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Published: 9 March 2011

The private lives of dingoes

Michele Sabto

Vanishing Icon, by photographer and dingo enthusiast Jennifer Parkhurst, is an ode to the dingo population of Fraser Island, believed to represent the purest strain of dingo in eastern Australia.

<i>Vanishing Icon<br/>The Fraser Island Dingo<br/></i>Jennifer Parkhurst<br/>Oryx Publishing<br/>2010, Paperback<br/>ISBN: 978–0-9807435–1-7 – AU$20.00
Vanishing Icon
The Fraser Island Dingo
Jennifer Parkhurst
Oryx Publishing
2010, Paperback
ISBN: 978–0-9807435–1-7 – AU$20.00

World Heritage listed Fraser Island is one of the last remaining places where this animal may easily be seen in the wild. Parkhurst spent nearly three years photographing the life of one particular dingo family group. Her photos and accompanying commentary tell an intimate story of the everyday lives of these strongly social animals that tend to mate for life and maintain orderly and enduring pack structures.

Parkhurst is a long time campaigner for the dingoes of Fraser Island where the expansion of the tourism industry has reduced hunting areas and food sources for the dogs.1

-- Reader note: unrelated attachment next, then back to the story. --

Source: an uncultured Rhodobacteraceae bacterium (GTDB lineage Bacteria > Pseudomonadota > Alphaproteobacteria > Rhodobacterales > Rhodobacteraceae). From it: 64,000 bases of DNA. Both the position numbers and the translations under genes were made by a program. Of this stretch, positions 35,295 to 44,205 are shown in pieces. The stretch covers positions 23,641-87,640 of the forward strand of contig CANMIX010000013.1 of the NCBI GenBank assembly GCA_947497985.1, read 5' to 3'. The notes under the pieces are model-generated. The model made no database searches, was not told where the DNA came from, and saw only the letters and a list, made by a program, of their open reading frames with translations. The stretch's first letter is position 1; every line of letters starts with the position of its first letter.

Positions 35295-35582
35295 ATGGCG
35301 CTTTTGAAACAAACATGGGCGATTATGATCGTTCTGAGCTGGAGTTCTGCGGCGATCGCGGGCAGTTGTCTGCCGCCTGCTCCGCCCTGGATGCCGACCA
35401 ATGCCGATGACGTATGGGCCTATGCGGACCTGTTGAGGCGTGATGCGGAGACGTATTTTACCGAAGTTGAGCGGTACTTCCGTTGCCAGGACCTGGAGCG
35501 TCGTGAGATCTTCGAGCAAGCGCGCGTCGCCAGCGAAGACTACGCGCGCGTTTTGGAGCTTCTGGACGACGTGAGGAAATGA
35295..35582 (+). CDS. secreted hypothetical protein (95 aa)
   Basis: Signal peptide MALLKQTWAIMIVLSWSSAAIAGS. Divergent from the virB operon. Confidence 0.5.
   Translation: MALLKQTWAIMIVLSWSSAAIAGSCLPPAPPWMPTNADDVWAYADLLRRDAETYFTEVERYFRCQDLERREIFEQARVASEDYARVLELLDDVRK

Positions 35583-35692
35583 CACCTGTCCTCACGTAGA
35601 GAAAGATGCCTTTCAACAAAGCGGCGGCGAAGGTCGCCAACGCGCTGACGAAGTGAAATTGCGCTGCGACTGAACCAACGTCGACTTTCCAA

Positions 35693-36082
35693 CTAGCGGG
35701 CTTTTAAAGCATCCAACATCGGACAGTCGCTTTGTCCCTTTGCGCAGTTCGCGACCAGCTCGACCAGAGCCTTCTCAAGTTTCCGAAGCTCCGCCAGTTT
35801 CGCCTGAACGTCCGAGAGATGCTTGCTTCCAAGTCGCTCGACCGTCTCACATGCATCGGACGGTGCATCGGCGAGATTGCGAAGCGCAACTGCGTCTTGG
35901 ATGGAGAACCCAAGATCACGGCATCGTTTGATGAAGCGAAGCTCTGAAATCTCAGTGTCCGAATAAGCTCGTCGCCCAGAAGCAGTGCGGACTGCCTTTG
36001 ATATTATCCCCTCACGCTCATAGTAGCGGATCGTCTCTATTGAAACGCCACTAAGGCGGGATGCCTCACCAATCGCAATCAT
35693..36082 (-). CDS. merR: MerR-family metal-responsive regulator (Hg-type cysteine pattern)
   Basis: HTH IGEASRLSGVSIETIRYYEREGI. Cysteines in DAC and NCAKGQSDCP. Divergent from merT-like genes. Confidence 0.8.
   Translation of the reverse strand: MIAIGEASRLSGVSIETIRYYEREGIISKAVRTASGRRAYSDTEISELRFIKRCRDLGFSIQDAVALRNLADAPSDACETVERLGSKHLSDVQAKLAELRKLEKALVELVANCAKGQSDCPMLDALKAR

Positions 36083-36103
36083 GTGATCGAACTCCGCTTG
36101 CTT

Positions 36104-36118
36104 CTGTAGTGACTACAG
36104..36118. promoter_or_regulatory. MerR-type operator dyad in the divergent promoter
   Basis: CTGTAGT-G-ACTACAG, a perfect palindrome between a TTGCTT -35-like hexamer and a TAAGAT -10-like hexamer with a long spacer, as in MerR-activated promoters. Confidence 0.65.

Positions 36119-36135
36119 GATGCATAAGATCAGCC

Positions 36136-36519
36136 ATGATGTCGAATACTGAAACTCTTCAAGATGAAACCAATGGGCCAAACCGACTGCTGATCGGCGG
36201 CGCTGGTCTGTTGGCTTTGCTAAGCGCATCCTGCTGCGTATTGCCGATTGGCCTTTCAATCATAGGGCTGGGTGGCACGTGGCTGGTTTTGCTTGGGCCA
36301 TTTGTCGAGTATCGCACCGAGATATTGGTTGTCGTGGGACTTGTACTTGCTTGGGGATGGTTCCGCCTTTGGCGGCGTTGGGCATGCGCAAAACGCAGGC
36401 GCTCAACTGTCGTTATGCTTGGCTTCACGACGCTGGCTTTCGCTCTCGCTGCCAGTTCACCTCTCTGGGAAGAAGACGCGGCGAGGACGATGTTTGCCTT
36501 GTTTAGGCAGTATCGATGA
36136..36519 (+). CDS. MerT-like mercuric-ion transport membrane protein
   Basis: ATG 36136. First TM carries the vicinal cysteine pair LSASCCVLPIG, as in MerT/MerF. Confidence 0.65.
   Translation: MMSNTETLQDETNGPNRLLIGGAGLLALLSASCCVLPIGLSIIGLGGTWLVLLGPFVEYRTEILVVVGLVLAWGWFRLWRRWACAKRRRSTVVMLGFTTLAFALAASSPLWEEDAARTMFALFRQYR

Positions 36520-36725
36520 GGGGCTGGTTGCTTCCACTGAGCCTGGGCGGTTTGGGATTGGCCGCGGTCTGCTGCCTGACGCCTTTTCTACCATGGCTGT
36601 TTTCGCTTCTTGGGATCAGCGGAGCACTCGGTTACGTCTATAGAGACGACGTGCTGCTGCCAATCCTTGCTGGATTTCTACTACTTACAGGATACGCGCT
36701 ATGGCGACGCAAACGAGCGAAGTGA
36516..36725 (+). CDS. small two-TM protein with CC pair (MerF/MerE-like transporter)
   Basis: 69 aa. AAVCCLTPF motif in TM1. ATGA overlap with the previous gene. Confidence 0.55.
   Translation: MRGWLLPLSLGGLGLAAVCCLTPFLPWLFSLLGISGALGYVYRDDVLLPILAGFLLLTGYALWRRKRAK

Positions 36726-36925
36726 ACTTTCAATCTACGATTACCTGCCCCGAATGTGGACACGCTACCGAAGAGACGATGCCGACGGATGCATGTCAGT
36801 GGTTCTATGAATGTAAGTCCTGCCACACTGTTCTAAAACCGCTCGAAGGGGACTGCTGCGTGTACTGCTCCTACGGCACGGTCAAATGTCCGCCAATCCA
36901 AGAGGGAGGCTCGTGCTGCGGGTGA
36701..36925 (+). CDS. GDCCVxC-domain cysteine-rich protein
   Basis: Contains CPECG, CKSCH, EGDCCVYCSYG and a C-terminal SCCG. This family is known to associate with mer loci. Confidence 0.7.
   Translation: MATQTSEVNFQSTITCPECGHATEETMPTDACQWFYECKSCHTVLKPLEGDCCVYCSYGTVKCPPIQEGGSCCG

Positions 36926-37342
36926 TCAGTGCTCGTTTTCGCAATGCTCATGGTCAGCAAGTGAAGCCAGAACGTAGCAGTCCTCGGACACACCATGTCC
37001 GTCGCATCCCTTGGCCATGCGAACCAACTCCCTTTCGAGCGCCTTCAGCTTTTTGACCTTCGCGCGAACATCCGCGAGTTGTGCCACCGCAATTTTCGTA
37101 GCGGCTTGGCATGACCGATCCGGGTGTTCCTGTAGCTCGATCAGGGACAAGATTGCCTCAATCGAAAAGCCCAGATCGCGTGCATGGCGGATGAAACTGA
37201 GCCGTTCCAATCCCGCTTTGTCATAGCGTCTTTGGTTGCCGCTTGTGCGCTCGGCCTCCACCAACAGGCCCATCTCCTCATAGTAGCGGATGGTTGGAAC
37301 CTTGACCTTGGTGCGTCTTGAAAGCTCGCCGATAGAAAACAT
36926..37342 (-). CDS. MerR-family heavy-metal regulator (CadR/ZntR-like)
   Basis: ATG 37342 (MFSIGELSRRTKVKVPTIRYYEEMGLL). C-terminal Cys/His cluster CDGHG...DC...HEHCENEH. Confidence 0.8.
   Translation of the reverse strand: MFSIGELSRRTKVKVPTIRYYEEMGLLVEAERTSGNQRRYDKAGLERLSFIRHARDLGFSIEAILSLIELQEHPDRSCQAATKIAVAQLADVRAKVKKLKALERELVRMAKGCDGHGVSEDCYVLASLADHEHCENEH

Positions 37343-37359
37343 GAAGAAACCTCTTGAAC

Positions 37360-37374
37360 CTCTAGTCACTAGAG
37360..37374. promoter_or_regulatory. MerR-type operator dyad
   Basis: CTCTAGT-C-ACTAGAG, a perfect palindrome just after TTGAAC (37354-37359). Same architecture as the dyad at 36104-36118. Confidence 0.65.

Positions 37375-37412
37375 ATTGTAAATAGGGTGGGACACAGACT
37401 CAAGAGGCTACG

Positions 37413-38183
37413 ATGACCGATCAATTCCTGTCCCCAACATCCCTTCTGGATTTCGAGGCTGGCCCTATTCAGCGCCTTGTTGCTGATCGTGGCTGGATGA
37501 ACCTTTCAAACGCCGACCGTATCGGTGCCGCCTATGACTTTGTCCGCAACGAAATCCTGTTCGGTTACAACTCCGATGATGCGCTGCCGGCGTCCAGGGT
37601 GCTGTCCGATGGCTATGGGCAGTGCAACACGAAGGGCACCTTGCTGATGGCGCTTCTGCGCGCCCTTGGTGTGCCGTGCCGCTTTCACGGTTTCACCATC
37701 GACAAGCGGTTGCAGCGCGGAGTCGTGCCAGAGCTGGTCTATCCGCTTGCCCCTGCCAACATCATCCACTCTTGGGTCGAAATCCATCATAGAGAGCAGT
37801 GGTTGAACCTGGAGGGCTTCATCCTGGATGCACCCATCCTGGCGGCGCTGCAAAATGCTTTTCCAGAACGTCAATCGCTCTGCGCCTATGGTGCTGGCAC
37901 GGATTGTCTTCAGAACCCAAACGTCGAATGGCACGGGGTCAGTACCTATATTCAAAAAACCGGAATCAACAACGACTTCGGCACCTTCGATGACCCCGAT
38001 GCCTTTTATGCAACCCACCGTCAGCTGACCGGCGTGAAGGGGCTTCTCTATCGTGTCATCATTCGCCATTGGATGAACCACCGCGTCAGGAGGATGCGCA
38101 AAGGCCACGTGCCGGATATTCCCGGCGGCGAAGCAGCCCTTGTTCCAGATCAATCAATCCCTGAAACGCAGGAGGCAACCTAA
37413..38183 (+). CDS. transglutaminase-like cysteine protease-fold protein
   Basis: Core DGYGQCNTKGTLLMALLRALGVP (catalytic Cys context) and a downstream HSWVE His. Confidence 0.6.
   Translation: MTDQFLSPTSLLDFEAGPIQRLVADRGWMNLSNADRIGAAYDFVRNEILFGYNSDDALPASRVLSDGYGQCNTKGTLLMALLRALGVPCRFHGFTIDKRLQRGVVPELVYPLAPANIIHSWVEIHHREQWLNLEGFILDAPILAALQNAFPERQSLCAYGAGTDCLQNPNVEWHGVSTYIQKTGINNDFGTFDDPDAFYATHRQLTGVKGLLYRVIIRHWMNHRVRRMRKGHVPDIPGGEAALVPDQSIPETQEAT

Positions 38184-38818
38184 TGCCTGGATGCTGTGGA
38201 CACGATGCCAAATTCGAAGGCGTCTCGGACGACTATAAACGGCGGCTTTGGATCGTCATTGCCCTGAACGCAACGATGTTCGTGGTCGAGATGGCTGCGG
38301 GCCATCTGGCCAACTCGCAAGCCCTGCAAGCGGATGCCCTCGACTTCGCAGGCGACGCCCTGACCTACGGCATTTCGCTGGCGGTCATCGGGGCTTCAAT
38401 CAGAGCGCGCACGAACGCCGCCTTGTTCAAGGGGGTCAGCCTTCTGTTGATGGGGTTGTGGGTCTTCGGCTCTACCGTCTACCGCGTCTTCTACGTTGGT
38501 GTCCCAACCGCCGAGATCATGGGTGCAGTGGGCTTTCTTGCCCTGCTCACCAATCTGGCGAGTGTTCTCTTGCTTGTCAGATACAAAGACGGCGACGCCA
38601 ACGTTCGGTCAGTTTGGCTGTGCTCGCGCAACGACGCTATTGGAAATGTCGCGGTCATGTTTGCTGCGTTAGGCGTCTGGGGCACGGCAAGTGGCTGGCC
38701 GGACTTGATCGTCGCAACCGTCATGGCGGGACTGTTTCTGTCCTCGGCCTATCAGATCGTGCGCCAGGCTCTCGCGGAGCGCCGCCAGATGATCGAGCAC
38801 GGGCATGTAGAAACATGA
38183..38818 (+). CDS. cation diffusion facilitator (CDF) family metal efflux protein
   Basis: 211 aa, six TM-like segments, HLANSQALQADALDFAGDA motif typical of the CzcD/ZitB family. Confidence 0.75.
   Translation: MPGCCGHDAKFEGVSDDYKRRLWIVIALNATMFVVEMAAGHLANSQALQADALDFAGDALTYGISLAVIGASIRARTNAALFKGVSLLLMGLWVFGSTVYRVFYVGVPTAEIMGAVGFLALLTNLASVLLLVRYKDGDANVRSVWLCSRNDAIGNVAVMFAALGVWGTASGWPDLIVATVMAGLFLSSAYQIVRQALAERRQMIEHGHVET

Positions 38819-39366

Behaviours that will be familiar to dog lovers are given simple, affecting explanations. ‘Like humans’, writes Parkhurst, ‘dingoes are tactile animals and appreciate the comfort of touch. Research has found that a canid’s heart rate is reduced when it comes into contact with a comforting touch.’

‘One of their most endearing characteristics is the ‘snuff’ ... a quick exhalation of air which despite its low intensity can be heard by other pack members at short distances’.

Photos of dingo pups sprawled lazily over each other and their mothers and fathers reinforce this message, as do many beautiful images of dingoes engaged in the greeting ritual of touching noses and mouthing each other’s muzzles.

Other photos of dingoes feeding attest to the variety in their diet, from small mammals, fish, and carrion (including turtles washed up on the beach), to fruit such as mango, coconut and pandanus.

A wide range of mating, hunting, nurturing and play behaviours are depicted, and many images capture touching moments of solitude and togetherness.

1 ee ECOS 151 for more information on the conflict between tourism and dingo welfare on Fraser Island

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